A Canadian pastor serving a life sentence with hard labour in North Korea was released Wednesday on medical parole as a humanitarian gesture, the official KCNA news agency said.
Hyeon Soo Lim, 61, was freed on “sick bail”, the agency announced after a Canadian government delegation arrived in Pyongyang to discuss the case.
A court ordered Lim’s release “from the humanitarian viewpoint”, it said in a brief two-paragraph report.
Lim was arrested in 2015 for allegedly meddling in North Korean state affairs.
The South Korean-born pastor had been accused of subversive acts against Pyongyang, an allegation which Canadian authorities strongly denied.
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A Canadian delegation including national security adviser Daniel Jean visited Pyongyang this week to discuss the case.
“Pastor Lim’s health and well-being remain of utmost importance to the government of Canada as we continue to engage on this case,” said Cameron Ahmad, a spokesman for Prime Minister Justin Trudeau, in Ottawa before the release.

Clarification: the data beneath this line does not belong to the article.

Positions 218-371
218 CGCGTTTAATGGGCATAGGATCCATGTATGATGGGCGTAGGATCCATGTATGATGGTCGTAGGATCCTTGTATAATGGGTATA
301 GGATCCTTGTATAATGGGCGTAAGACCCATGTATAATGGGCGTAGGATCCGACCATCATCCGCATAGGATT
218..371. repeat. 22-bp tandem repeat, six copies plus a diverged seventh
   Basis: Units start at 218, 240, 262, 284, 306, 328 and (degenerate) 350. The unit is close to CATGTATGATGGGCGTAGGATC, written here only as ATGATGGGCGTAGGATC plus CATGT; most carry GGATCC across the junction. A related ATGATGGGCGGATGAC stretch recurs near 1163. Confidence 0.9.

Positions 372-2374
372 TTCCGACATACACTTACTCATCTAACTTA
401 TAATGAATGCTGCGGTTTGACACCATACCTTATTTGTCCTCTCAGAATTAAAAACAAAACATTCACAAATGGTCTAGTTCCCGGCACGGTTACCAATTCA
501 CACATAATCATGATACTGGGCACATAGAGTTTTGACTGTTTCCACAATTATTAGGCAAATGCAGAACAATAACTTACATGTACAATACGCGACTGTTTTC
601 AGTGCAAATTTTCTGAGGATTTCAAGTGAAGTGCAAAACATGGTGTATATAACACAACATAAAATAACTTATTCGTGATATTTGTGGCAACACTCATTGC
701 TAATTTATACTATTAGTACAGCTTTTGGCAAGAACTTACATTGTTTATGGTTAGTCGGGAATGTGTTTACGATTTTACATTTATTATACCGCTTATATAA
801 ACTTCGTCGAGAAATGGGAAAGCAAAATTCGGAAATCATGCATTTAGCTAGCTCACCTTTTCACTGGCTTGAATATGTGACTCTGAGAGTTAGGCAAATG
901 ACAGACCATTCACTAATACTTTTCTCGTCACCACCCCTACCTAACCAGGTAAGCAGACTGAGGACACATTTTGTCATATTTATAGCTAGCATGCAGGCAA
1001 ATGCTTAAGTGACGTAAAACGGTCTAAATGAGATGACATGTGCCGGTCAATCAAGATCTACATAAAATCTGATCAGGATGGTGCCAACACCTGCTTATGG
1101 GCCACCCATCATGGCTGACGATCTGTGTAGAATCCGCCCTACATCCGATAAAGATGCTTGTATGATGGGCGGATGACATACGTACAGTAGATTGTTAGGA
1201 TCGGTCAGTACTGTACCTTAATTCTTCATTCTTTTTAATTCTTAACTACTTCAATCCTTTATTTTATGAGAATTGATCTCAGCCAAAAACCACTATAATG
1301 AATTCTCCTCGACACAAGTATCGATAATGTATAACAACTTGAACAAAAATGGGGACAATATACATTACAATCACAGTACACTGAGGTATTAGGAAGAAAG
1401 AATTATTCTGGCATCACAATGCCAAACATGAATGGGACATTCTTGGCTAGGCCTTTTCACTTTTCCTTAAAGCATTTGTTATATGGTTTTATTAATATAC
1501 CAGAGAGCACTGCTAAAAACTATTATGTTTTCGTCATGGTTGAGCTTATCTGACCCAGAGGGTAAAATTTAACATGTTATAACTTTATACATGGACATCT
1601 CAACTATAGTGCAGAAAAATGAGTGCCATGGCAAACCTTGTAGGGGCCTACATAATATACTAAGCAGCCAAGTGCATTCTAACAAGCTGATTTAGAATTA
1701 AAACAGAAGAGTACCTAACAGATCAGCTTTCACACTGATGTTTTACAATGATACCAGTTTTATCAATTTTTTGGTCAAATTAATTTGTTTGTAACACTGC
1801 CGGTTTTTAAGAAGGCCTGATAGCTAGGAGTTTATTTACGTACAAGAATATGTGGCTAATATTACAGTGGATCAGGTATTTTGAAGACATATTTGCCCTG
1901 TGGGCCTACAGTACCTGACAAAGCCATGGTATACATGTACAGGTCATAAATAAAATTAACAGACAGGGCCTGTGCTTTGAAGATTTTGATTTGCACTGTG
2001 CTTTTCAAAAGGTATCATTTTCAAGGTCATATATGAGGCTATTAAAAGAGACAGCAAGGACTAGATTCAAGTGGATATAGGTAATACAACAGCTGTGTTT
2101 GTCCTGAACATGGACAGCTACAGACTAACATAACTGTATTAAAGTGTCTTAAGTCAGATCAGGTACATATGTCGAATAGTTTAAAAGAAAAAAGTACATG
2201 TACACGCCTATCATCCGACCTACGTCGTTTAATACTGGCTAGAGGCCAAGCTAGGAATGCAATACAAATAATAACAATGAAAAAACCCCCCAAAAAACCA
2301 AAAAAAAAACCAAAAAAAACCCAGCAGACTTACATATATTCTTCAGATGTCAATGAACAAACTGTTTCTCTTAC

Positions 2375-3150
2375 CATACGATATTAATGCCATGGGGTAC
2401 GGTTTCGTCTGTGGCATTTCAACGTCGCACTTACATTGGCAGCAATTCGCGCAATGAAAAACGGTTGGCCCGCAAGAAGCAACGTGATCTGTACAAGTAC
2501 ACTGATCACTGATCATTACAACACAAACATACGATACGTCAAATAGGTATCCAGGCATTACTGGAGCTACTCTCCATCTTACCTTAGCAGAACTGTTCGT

Lim’s family told local media they had become increasingly worried about his welfare since the death of American student Otto Warmbier in June, just days after he had been released from a North Korean prison.
Three US citizens remain in custody as relations with Washington worsen sharply. The North said earlier Wednesday it was considering a missile strike near US bases in Guam.
That comment came hours after US President Donald Trump threatened Pyongyang with “fire and fury” over its missile programme.
At the time of Lim’s arrest, other members of the close-knit circle of ethnic Korean missionaries in Canada and the United States called him one of the most influential Christian missionaries operating in North Korea.
He had visited the country dozens of times, working with orphanages and nursing homes.
But some projects he worked on, including a noodle plant and flour mills, were linked to associates of Jang Song-Thaek, the purged uncle of leader Kim Jong-Un.
Jang was arrested and executed for treason in December 2013.
Lim told CNN last year that he spent his days in prison digging holes. “I wasn’t originally a labourer so the labour was hard at first,” he said, his head shaven.
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Pyongyang views foreign missionaries with deep suspicion, though it allows some to undertake humanitarian work.
A number of Christian missionaries — mostly ethnic Koreans who are US citizens — have been arrested in the past, with some of them only allowed to return home after intervention by high-profile US political figures.